When Elliott entered the room he found a tableau that would have had any self-respecting social psychologist scribbling notes and giggling with glee over the paper they would be writing. The whole thing was contrived and transparent to an almost cartoonish degree.
The higher ups were already here but neither the Governor of Washington nor the Director of the Centers for Disease Control was conducting business of any kind. Unless their business involve drinking gin and tonics and watching episodes of South Park. Rob Carter of the CDC was wearing plaid shorts of blue and beige and a t-shirt that said, “Umbrella Corporation” across the front. Elliott didn’t know if the director was clueless or it was supposed to be funny, but he grinned because to him, it was either way. He looked like he hadn’t shaved in days but that was normal. His longish dark hair was messy in a way that somehow managed to look neither neglectful nor deliberate.
Del Smith of Washington State was wearing a pair of jeans with flared legs, a turquoise tank top and a light black cardigan. Her thick red hair was pulled back into a ponytail, her bangs framing her face. They both looked casual to a fault, like they were about to pose for an Old Navy catalog.
Carter sat behind the desk with his feet up on it, leaning back in his chair. Smith perched on the edge of the desk, facing the door. It was a posture clearly meant to present the two as a united front and had Elliott not borne witness to their contentious relationship the last few weeks he just might have bought it. But the subtleties were there.
Carter was so angry about something, he stared at Smith’s back hard enough to try and see it on the other side. If it wasn’t entirely belligerent it was certainly not friendly.
Smith, on the other hand, was so deliberately not looking at Carter that she might as well have been staring right back at him. Her legs were crossed and she was leaning away from him. Her left foot, clad in a non-threatening black flat, was twitching like the tail of an agitated cat. It might have been the first time Elliott had seen her in anything but heals, which he suspected highly were to give her equal or greater height with the director. She wasn’t short by any means but he topped her by a couple inches.
Both maintained ostentatiously open postures with arms uncrossed, but you could have shattered diamonds against the tensed muscles in Smith’s shoulders. Carter’s hands were spread to either side of the desk but his fingers clutched the edges like he was about to flip it.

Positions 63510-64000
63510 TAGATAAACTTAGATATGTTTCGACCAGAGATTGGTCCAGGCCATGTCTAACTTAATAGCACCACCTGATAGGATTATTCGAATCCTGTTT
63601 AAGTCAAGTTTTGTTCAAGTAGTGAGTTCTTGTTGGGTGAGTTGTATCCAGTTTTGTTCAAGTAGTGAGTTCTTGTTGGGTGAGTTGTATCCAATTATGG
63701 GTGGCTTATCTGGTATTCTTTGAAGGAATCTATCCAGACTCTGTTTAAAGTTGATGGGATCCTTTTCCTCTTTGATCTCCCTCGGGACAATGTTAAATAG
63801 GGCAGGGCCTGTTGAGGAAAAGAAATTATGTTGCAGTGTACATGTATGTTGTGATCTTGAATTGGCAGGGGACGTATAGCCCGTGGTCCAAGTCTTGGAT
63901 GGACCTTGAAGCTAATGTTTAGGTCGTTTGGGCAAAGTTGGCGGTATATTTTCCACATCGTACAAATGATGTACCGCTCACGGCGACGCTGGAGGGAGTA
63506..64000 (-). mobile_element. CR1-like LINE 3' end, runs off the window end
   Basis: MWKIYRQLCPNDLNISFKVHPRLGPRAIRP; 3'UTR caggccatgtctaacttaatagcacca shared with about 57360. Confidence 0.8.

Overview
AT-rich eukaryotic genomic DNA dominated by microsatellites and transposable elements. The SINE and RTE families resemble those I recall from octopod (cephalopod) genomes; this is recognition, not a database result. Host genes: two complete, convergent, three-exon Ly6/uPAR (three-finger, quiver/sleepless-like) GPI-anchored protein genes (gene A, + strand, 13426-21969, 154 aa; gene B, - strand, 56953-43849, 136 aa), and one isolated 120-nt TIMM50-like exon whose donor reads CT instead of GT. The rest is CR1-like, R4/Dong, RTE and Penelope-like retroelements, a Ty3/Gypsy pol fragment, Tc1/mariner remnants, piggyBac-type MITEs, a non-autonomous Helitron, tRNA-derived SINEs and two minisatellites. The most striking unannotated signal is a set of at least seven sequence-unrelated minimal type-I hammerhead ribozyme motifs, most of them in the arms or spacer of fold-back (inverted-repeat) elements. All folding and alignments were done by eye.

Elliott almost paused in the doorway to ask if now was a good time, but he shook his head and simply entered. If they were trying to set him at ease, all they had done was make it clear he had nothing to be at ease about.
“Have a seat,” Del Smith said with a bright smile, which faded some when she realized that Elliott had already seated himself. “Er… have… another seat.”
Elliott blinked at her and she began worrying at her lower lip. It was a tell. Her face remained calm but she was nervous about something. There were a few awkward moments of silence, then Carter slapped his hand down on the table.
“Well, I’m done with that,” he announced.
Smith shot him a dark look and murmured, “Rob…”
“Nope, sorry, done with being all touchy feely,” he said.
“It’s not touchy feely, it’s good communication,” Del snapped.
Carter threw his hands in the air and made a disgusted noise. “Not anymore it’s not! Listen.” And here he turned his attention back to Elliott who was patiently waiting for someone to remember he was there. “I don’t have to tell you we’re facing a very, no, extremely delicate and dangerous situation Out There.”
People nowadays referred to everything outside of Washington State as “out there” and eventually it had morphed so completely that it was now “Out There,” capitalized. Proper noun. The whole of the United States was now Washington State and Out There.
Carter went on, “And we need all the help we can get, all the advantages we can pull out of the anus of this crap hole. One of those advantages….” And finally the steam train of his energy wound down. “One of those advantages is you and… this girl.”
Elliott froze. So that was it. They’d debriefed him, gleaned everything out of him they could when he arrived on base, but he could already see where this was going.